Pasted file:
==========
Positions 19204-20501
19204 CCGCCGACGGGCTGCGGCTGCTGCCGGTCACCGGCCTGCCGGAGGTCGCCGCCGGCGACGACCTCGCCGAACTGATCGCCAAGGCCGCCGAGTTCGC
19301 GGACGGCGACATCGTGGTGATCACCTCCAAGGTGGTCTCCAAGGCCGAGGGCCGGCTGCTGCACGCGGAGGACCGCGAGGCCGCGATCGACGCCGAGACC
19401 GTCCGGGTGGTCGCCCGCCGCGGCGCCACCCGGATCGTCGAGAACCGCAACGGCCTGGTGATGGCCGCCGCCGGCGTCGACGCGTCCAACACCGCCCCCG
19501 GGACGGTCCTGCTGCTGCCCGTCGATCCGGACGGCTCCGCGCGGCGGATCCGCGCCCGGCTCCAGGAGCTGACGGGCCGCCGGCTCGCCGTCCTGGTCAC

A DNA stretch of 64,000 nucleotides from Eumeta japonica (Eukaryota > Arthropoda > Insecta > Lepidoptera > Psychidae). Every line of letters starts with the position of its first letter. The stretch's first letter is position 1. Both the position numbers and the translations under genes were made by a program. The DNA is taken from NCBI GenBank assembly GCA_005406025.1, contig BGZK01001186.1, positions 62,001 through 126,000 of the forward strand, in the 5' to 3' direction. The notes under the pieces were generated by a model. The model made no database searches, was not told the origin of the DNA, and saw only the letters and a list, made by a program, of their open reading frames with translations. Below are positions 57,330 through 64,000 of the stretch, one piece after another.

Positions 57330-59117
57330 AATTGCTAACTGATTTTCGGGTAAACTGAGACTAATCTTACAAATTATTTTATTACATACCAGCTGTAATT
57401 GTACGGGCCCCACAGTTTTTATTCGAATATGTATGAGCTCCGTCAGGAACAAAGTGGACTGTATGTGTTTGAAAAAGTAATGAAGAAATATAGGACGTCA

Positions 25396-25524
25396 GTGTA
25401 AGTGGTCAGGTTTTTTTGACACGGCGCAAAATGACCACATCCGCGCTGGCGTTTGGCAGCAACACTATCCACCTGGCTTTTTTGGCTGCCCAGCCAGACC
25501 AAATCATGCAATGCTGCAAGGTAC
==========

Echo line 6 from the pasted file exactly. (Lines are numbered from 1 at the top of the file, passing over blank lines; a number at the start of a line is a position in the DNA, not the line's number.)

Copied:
A DNA stretch of 64,000 nucleotides from Eumeta japonica (Eukaryota > Arthropoda > Insecta > Lepidoptera > Psychidae). Every line of letters starts with the position of its first letter. The stretch's first letter is position 1. Both the position numbers and the translations under genes were made by a program. The DNA is taken from NCBI GenBank assembly GCA_005406025.1, contig BGZK01001186.1, positions 62,001 through 126,000 of the forward strand, in the 5' to 3' direction. The notes under the pieces were generated by a model. The model made no database searches, was not told the origin of the DNA, and saw only the letters and a list, made by a program, of their open reading frames with translations. Below are positions 57,330 through 64,000 of the stretch, one piece after another.